Objectives: We sought to investigate, during a two-year follow-up period, the effects of aspirin on platelet aggregation.
Background: The platelets of patients given aspirin may be less sensitive to antiplatelet treatment, although the extent of such phenomenon over long-term follow-up is unclear.
Methods: Adenosine diphosphate (ADP) and collagen-induced platelet aggregation was periodically monitored before and after 2, 6, 12, and 24 months of treatment with aspirin (n = 150) or ticlopidine (n = 80) in patients matched for gender, age, and risk factors for atherothrombosis.
Results: Compared with baseline values, two months of aspirin treatment significantly inhibited platelet aggregation; thereafter, this inhibitory effect progressively decreased. At 24-month follow-up, collagen-induced platelet aggregation was significantly higher than that observed at two months (p < 0.05); a more pronounced difference was observed when collagen-induced lag phase was considered (p < 0.01). Restoration of platelet aggregation was less evident when ADP was used as an agonist. Conversely, the inhibition induced by ticlopidine was constant throughout follow-up with both agonists.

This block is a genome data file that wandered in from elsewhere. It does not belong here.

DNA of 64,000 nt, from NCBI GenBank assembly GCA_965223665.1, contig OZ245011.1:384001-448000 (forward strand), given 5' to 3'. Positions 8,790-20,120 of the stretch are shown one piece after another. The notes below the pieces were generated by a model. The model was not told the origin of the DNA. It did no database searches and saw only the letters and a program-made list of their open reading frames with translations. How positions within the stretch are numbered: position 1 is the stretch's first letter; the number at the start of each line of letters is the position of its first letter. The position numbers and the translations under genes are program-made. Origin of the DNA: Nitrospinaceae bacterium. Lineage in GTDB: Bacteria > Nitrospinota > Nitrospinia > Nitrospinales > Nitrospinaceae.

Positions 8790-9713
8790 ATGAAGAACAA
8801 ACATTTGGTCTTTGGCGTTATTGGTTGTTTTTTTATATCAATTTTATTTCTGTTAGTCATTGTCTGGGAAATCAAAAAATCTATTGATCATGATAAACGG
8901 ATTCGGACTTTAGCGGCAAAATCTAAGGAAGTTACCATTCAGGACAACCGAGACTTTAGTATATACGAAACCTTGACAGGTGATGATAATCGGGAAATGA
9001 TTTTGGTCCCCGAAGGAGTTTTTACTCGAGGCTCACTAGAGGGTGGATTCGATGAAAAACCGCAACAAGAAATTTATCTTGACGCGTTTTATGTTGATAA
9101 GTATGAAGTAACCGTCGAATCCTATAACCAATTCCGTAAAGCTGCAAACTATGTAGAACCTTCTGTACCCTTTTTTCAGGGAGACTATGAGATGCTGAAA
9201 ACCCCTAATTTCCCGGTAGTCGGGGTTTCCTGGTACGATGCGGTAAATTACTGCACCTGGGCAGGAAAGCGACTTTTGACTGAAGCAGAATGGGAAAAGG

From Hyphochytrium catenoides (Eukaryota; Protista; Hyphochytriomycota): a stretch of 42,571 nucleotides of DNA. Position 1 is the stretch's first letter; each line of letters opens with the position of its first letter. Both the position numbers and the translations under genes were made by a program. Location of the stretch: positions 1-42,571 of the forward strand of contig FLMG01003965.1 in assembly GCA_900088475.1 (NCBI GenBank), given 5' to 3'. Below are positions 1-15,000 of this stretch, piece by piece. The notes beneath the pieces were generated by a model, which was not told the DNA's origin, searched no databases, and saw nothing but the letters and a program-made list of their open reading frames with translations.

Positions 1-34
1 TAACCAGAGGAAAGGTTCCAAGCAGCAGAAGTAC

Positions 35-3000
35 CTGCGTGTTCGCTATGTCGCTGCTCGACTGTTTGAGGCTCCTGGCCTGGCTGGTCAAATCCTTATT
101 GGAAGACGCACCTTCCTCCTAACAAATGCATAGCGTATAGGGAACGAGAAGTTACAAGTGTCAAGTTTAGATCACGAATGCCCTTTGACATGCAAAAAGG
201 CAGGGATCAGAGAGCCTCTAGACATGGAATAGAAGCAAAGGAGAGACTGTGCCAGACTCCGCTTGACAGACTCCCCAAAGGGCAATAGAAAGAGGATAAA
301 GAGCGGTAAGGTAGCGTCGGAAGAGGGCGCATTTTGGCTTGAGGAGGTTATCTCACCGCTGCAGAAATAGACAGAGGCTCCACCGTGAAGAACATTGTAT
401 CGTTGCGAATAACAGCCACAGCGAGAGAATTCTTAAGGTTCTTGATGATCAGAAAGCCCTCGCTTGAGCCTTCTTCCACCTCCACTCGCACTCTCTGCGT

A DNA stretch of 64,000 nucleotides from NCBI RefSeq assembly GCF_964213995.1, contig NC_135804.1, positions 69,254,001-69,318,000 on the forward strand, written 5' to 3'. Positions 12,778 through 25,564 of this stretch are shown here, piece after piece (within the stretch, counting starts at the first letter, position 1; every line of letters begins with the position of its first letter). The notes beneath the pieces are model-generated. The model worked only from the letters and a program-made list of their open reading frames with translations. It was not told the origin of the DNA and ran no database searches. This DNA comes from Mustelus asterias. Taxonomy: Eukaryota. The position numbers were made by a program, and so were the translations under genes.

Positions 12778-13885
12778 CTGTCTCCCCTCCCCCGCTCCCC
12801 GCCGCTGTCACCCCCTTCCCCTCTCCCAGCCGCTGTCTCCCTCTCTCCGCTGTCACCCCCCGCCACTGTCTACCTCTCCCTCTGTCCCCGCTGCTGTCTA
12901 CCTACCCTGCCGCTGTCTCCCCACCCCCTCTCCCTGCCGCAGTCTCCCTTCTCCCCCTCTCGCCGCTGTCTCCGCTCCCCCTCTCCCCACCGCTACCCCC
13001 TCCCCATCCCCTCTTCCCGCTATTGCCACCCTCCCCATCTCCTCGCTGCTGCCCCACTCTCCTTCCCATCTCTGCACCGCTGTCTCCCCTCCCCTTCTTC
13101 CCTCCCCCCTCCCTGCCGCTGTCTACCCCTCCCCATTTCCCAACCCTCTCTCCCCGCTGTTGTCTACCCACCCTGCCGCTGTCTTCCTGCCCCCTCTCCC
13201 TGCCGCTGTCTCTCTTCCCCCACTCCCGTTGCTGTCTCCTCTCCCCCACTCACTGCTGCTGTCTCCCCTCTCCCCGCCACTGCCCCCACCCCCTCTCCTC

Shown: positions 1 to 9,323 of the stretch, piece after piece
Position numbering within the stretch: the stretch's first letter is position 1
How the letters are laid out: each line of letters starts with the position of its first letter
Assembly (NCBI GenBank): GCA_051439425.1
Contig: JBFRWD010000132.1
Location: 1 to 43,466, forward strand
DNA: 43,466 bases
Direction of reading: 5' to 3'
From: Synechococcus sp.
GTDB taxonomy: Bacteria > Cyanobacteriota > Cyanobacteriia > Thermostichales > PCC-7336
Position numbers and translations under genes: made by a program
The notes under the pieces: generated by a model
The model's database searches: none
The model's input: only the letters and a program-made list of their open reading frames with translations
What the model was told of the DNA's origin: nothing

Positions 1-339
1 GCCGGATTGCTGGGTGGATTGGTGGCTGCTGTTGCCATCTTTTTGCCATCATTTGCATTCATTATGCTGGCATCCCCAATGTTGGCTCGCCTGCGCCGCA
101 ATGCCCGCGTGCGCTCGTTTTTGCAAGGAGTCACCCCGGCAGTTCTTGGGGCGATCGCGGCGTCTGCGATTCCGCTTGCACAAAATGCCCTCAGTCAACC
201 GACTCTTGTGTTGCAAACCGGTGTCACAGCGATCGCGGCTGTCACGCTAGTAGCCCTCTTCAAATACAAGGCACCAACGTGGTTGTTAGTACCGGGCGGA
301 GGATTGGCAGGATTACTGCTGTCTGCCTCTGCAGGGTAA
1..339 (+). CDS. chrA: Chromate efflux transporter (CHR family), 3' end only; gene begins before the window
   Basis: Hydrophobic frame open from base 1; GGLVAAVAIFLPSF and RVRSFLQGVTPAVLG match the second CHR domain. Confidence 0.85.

Conclusions: The study demonstrates that a long-term treatment with aspirin is associated with a progressive reduction in platelet sensitivity to this drug.